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Recently, the endurance and hard work part of the achievement equation has gotten a lot of attention, and the role of raw talent and intelligence has faded a bit. The main reason for this shift in emphasis is the work of Anders Ericsson, a friendly rival of Simonton's who teaches psychology at Florida State University. Gladwell featured Ericsson's work prominently in Outliers. (See the top 10 non-fiction books of 2008.)
Ericsson has become famous for the 10-year rule: the notion that it takes at least 10 years (or 10,000 hours) of dedicated practice for people to master most complex endeavors. Ericsson didn't invent the 10-year rule (it was suggested as early as 1899), but he has conducted many studies confirming it. Gladwell is a believer. "Practice isn't the thing you do once you're good," he writes. "It's the thing you do that makes you good."
Simonton rather dismissively calls this the "drudge theory." He thinks the real story is more complicated: deliberate practice, he says, is a necessary but not sufficient condition for creating genius. For one thing, you need to be smart enough for practice to teach you something. In a 2002 study, Simonton showed that the average IQ of 64 eminent scientists was around 150, fully 50 points higher than the average IQ for the general population. And most of the variation in IQs (about 80%, according to Simonton) is explained by genetics. (See pictures of Bobby Fischer, chess prodigy.)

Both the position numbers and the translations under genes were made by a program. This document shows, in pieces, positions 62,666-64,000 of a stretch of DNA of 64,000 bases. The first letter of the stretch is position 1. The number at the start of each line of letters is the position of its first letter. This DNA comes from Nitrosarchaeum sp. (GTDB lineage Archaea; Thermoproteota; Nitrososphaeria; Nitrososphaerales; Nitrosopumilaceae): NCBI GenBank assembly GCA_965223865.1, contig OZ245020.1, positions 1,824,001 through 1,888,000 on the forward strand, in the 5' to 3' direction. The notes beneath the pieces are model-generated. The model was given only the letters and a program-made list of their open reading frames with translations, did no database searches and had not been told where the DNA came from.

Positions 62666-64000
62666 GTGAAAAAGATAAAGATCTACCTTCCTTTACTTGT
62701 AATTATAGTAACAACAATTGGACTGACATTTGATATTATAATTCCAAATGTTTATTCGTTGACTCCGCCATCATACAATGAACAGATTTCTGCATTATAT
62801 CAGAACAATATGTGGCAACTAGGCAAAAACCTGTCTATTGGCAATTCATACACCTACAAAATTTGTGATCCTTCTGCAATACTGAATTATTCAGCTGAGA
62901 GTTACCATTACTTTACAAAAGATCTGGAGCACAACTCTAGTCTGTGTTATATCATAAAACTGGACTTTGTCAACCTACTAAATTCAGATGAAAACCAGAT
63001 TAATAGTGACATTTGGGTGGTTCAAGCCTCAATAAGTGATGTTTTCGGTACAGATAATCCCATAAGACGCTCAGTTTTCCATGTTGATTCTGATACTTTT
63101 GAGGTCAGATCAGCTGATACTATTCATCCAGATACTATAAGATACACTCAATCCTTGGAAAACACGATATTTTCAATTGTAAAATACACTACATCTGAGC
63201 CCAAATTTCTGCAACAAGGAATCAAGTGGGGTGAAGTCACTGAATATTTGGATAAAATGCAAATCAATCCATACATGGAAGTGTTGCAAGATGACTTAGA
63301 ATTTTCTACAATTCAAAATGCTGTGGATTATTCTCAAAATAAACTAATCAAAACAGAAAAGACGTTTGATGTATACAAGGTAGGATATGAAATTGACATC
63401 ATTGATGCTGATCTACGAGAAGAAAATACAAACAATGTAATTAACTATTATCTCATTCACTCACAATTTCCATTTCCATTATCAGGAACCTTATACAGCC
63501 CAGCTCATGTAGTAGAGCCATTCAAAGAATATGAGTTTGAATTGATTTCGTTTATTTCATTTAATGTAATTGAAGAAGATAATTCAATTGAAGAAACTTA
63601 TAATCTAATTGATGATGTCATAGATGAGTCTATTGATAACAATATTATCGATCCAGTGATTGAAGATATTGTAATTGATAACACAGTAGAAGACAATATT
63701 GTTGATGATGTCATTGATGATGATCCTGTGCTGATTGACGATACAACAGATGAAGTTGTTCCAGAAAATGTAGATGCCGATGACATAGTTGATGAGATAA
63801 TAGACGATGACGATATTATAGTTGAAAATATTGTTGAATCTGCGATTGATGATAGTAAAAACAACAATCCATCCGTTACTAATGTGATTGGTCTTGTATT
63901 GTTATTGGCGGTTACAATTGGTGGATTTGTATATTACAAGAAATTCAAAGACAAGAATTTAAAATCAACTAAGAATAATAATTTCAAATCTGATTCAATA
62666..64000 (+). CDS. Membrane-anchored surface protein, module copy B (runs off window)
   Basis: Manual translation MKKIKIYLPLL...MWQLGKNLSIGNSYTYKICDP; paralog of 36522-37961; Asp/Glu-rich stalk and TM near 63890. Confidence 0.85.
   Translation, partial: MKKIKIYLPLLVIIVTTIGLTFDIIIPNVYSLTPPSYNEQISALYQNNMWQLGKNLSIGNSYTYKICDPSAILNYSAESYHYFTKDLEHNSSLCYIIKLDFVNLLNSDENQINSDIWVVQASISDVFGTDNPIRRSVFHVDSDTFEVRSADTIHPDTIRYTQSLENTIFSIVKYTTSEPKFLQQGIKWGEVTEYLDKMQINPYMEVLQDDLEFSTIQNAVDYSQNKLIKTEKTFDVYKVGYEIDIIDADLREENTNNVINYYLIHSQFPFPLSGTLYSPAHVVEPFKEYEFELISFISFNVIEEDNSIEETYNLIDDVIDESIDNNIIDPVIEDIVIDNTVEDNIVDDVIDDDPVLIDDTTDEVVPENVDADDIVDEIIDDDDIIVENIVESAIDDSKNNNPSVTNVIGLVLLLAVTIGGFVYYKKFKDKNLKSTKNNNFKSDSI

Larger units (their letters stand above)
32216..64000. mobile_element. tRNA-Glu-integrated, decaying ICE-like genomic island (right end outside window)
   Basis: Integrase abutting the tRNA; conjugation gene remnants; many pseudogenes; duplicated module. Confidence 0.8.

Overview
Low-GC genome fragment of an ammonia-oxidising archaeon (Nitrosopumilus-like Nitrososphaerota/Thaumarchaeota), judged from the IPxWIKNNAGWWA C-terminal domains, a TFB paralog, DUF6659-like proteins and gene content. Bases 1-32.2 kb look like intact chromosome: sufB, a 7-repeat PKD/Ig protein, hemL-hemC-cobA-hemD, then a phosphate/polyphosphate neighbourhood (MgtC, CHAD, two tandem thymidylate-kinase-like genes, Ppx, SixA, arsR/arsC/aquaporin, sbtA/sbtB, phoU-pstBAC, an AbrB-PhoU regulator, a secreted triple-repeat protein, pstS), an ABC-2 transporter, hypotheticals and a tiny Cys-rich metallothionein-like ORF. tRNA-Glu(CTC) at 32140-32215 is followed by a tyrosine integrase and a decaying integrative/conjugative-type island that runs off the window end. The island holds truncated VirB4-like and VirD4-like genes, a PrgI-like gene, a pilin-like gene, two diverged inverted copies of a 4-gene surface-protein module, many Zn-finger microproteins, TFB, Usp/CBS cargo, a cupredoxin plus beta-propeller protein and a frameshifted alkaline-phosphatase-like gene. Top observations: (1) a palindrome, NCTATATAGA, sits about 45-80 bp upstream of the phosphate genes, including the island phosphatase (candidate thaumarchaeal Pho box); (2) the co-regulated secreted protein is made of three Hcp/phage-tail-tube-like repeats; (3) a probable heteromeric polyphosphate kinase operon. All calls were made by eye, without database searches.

Personality traits also matter. Simonton writes that geniuses tend to be "open to experience, introverted, hostile, driven, and ambitious." These traits too are inherited — but only partly. They're also shaped by environment.
So what does this mean for people who want to encourage genius? Gladwell concludes his book by saying the 10,000-hour rule shows that kids just need a chance to show how hard they can work; we need "a society that provides opportunities for all," he says. Well, sure. But he dismisses the idea that kids need higher IQs to achieve success, and that's just wishful thinking. As I argued here, we need to do more to recognize and not alienate high-IQ kids. Too often, principals hold them back with age-mates rather than letting them skip grades.
Still, genius can be very hard to discern, and not just among the young. Simonton tells the story of a woman who was able to get fewer than a dozen of her poems published during her brief life. Her hard work availed her little — but the raw power of her imagery and metaphor lives on. Her name? Emily Dickinson.
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